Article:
Liturgical Celebrations

Day and Night: Made Holy by the Praises of God (CSL 84)

November 07, 2007

URSULA O'ROURKE

Candle burningThe liturgical reform and renewal sparked by the Constitution on the Sacred Liturgy (CSL) [EspañolFrançais.] promoted a revival of the Divine Office.  In the past, this prayer was considered to be "the prayer of priests and religious."  The book used, called "the breviary," was to be restored to its original purpose; namely, to be the prayer of the entire community of the faithful in which the entire day and night is consecrated. The Church gives us the vision for this prayer:

"...By tradition going back to early Christian times the divine office is so arranged that the whole course of the day and night is made holy by the praises of God...it is the very prayer that Christ prayed himself, together with his body, addresses to the Father…" (CSL 84)

The document goes on to state that:

"The purpose of the office is to sanctify the day, the traditional sequence of the hours is to be restored so that once again they may be genuinely related to the hour of the day when they are prayed…"(CSL 88)

The reform established the priority of Lauds (morning prayer) and Vespers (evening prayer) as the two most important times for prayer of the day. They are the two hinges on which the daily office turns, hence they are to be considered as the chief hours and celebrated as such (CSL 89).

From earliest times, this prayer has been part of the liturgical life of the Christian community. A very simple structure was followed – hymn, psalm (Psalm 63 prayed for morning prayer and Psalm 144 prayed for evening prayer), scripture reading and intercessions. This style of praying the prayer became known as the “cathedral office,” with the bishop presiding and the local faith community gathered around him. The monastic model of the prayer was developed by the various communities of women and men who moved into living the monastic way of life, where times of prayer were numerous, praying all 150 psalms over the course of the day.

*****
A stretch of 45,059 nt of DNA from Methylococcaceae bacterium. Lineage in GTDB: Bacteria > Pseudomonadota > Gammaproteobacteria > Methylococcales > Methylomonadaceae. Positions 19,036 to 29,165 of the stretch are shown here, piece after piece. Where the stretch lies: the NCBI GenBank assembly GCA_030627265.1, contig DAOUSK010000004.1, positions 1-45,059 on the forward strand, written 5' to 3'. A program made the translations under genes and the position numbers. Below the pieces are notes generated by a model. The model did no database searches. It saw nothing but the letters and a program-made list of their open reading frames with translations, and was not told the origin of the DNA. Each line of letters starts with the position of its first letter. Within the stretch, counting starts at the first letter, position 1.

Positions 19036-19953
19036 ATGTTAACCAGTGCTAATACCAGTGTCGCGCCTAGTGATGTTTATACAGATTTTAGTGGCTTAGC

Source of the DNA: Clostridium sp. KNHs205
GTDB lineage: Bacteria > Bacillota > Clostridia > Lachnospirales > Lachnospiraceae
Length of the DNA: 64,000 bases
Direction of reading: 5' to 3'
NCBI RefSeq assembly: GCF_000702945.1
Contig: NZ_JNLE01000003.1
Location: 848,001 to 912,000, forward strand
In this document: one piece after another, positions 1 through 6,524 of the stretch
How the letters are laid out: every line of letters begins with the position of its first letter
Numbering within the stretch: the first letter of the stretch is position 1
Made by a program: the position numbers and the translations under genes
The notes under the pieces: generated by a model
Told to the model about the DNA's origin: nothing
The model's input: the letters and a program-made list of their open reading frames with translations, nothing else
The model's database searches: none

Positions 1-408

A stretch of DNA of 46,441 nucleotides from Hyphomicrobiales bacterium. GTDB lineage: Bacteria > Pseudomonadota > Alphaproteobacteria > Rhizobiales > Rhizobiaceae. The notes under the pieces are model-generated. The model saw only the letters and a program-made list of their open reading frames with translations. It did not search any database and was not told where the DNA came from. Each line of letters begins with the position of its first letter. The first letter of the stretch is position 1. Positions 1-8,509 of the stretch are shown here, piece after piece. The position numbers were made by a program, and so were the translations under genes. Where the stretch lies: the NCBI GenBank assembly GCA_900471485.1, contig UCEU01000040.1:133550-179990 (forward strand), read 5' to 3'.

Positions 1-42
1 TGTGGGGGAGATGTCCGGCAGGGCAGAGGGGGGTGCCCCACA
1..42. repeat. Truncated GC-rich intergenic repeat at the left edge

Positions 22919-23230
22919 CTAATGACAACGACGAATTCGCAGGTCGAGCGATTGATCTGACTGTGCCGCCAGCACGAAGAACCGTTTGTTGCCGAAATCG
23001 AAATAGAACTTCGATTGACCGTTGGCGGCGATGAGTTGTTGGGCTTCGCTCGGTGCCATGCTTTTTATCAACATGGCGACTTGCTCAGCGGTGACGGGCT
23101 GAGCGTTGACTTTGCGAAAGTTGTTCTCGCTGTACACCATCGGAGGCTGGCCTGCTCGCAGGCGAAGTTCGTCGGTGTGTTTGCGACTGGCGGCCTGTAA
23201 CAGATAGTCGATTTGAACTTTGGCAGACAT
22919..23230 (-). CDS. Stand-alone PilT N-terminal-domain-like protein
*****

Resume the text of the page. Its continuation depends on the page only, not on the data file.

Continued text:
However, over centuries, the prayer was gradually lost as being central to the prayer life of the Christian community. It became the reserve of monastic communities and then of the ordained clergy. The faithful turned to more devotional styles of prayer – rosary, novenas, and prayers in honour of the saints.

One of the key principles that governed the revision of the Liturgy of the Hours was that the faithful should be able to participate fruitfully:

"Pastors should see to it that the chief hours, especially vespers, are celebrated in common in church on Sundays and the more solemn feasts…the laity are encouraged to recite the divine office with their priests, or among themselves, or even individually…"(CSL 100).

This recommendation of the council was a very positive step toward the achievement of a fuller and more meaningful integration of the laity into the public prayer life of the Church. However, some forty-plus years on, how close are we to implementing this ancient tradition of daily praying this priestly prayer of Christ?

It is the duty of the whole Christian community to continue Christ’s prayer. This prayer expresses the very essence of the Church as a praying community: